Animal’s Hump Day News

Happy Hump Day!

Packing, packing, packing.  We really don’t have that much stuff to pack up here, but any such task inevitably expands to fill any time available.  This ain’t our first rodeo; we’ve done it before and will do it again, but in the meantime, the work awaits.  And so…

On To the Links!

Want to see a rogue’s gallery?  This looks like a rogue’s gallery.

Wisconsin is open for business.

National treasure Dr. Victor Davis Hanson weighs in on the Kung Flu.

Tyrannosaurs were marathon walkers.  Makes sense, big apex predators even today have to cover a lot of ground looking for food.

Mice that are 4% human.  Pinky and The Brain were unavailable for comment.

Bars open in Wisconsin; crowds of drinkers ensue.  Nobody should be surprised by this.

Are they any good to eat?

Kung Flu virus breakthrough?

Mexico is restarting production of consumer goods for the U.S. market.  Better them than China!

China to U.S. lawmakers:  “Stop talking crap about us.”  U.S. lawmakers:  “Bring it, bitches!”  Note that primary among the lawmakers is Rep. Dan Crenshaw, who I continue to like more all the time.

Colorado ranchers are trying to make ends meet by selling beef direct to consumers.  Bureaucracy is (of course) interfering.  Because, you know, we’re too stupid to know what’s best for us; we need Top Men to show us how to do things.  Top.  Men.

No Kung Flu spikes in opened areas – just in closed areas.

And a bit of good news – recovered Kung Flu patients are showing promising signs of immunity.  That’s how you build herd immunity, True Believers.

This Week’s Idiots:

CNN’s Matt Egan is an idiot, and economically illiterate.  It’s waaaay past time Americans started saving again; for a couple of decades now the Fed has been making sure there is damn little incentive to do so.

The people described in this article are idiots.

Columbia professor Jeffrey Lax is an idiot.

And So…

We have to get back to work/packing.  So to make up for my lack of deep thinking just now, here’s something from the archives:

With that, we return you to your Wednesday, already in progress.

Animal’s Daily Risk Management News

Our heartfelt thanks to The Other McCain for linking to our GoFundMe – and to all who have contributed! I can’t begin to tell you what it means to us.

Also, make sure to check out my latest over at Glibertarians – this week is the first in a new series, Why Can’t I Have One?  This entry:  The .25 rimfires.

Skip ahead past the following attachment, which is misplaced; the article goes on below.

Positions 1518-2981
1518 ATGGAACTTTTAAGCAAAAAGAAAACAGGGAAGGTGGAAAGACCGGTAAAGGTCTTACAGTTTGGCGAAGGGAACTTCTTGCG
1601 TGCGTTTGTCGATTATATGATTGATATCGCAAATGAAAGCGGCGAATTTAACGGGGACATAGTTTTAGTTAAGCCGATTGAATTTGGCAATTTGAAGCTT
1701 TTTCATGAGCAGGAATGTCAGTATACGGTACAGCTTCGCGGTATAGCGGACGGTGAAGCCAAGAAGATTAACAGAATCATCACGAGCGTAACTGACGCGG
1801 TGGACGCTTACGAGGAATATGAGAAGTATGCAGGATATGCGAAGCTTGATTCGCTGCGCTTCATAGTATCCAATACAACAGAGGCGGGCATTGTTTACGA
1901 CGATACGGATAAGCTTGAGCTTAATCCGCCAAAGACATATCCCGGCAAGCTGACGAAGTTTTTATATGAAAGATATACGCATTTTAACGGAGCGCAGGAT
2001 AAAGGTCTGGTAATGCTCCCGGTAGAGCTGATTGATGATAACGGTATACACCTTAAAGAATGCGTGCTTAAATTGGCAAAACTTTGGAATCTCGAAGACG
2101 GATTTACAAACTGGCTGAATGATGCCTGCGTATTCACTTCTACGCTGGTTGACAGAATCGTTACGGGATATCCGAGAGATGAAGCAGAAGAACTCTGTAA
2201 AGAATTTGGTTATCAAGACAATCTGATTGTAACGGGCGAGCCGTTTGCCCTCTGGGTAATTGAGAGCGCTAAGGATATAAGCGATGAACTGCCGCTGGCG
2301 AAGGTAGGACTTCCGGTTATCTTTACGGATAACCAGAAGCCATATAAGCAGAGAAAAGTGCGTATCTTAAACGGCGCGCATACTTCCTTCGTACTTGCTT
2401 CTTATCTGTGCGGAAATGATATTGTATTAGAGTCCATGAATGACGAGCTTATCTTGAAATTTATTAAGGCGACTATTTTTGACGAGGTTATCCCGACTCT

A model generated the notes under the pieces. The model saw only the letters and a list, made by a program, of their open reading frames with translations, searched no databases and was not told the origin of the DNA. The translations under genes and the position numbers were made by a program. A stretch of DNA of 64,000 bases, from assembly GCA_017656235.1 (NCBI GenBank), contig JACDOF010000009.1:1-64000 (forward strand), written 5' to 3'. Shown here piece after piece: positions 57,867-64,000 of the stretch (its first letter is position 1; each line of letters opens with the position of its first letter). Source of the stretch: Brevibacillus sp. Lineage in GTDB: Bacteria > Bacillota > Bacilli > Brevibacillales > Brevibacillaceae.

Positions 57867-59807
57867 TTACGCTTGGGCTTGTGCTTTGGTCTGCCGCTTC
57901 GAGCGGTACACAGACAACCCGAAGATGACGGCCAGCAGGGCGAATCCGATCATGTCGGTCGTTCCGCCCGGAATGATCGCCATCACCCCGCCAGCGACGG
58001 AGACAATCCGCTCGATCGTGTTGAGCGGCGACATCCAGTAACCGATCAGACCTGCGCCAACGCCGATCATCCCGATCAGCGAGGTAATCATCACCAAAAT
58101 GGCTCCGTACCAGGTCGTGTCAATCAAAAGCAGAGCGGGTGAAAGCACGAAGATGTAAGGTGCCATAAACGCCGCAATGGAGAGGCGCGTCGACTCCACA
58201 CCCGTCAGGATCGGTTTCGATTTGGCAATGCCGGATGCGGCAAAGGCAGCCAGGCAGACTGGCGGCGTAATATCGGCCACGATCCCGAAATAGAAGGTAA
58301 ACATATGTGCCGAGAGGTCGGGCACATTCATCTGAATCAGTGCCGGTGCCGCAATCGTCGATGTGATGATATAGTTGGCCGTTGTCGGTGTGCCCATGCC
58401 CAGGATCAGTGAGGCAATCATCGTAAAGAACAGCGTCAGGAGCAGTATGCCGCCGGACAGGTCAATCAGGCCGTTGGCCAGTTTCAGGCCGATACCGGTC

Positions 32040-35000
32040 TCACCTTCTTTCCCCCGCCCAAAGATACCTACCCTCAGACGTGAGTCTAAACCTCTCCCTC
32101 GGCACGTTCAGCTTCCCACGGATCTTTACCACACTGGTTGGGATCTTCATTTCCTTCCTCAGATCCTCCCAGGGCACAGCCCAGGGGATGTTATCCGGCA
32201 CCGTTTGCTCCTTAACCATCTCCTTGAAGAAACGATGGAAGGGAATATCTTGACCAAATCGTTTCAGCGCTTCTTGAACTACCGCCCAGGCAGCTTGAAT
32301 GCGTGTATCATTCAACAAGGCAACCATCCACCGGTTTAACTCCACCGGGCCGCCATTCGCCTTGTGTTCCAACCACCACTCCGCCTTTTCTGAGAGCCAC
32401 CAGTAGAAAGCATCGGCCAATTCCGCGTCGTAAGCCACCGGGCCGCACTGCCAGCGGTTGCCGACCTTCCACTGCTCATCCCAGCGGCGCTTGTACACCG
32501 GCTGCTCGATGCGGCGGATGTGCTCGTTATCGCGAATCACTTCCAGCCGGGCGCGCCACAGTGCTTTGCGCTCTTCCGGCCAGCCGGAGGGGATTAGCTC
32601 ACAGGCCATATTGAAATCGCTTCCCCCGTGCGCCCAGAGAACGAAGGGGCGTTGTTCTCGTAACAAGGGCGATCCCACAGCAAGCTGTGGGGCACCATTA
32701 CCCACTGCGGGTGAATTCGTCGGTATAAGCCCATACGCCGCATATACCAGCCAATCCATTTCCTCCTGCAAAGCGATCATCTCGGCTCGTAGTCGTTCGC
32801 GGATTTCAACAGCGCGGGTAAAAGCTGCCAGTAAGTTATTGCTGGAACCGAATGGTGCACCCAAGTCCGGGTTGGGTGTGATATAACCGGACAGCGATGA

Here’s another bit on the Kung Flu that I found interesting, from the Oklahoma State University Institute for the Study of Free Enterprise‘s  Dr. Stephen Trost:  A Risk-Management Approach to Defeating SARS-CoV2 and COVID-19.  Excerpt:

I am not a physician, nor am I an expert in epidemiology or epidemiologic models.  However, I am intimately familiar both with the development of quantitative models and with issues related to the management of risk and uncertainty.  I have an undergraduate engineering degree from MIT, a PhD in engineering from Oklahoma State University, and a PhD in entrepreneurship from Oklahoma State.  My engineering dissertation involved the development of a quantitative risk-management model for controlling cost overruns associated with capital-intensive construction projects.  My entrepreneurship dissertation examined the ways in which entrepreneurs perceive and manage risk and uncertainty, with an emphasis on decision-making in the absence of relevant prior knowledge.
With that said, my goal here is to lay out a path forward that intentionally skews toward the ‘risk’ side of the spectrum and away from decisions that are wrought with ‘true uncertainty’ (i.e. an inherent lack of similitude with prior cases).
Cutting to the chase, here are my overarching conclusions:
Science!

Risk Management is something I dabble in myself, although there are particular experts in that field in my industry and I’m not particularly one of them.  But Dr. Trost seems to lay out a pretty sound case here for a lockdown being precisely the wrong way to go about dealing with the Moo Goo Gai Panic.  And his primary conclusion is typical expression of tentativity, as befitting how science is done: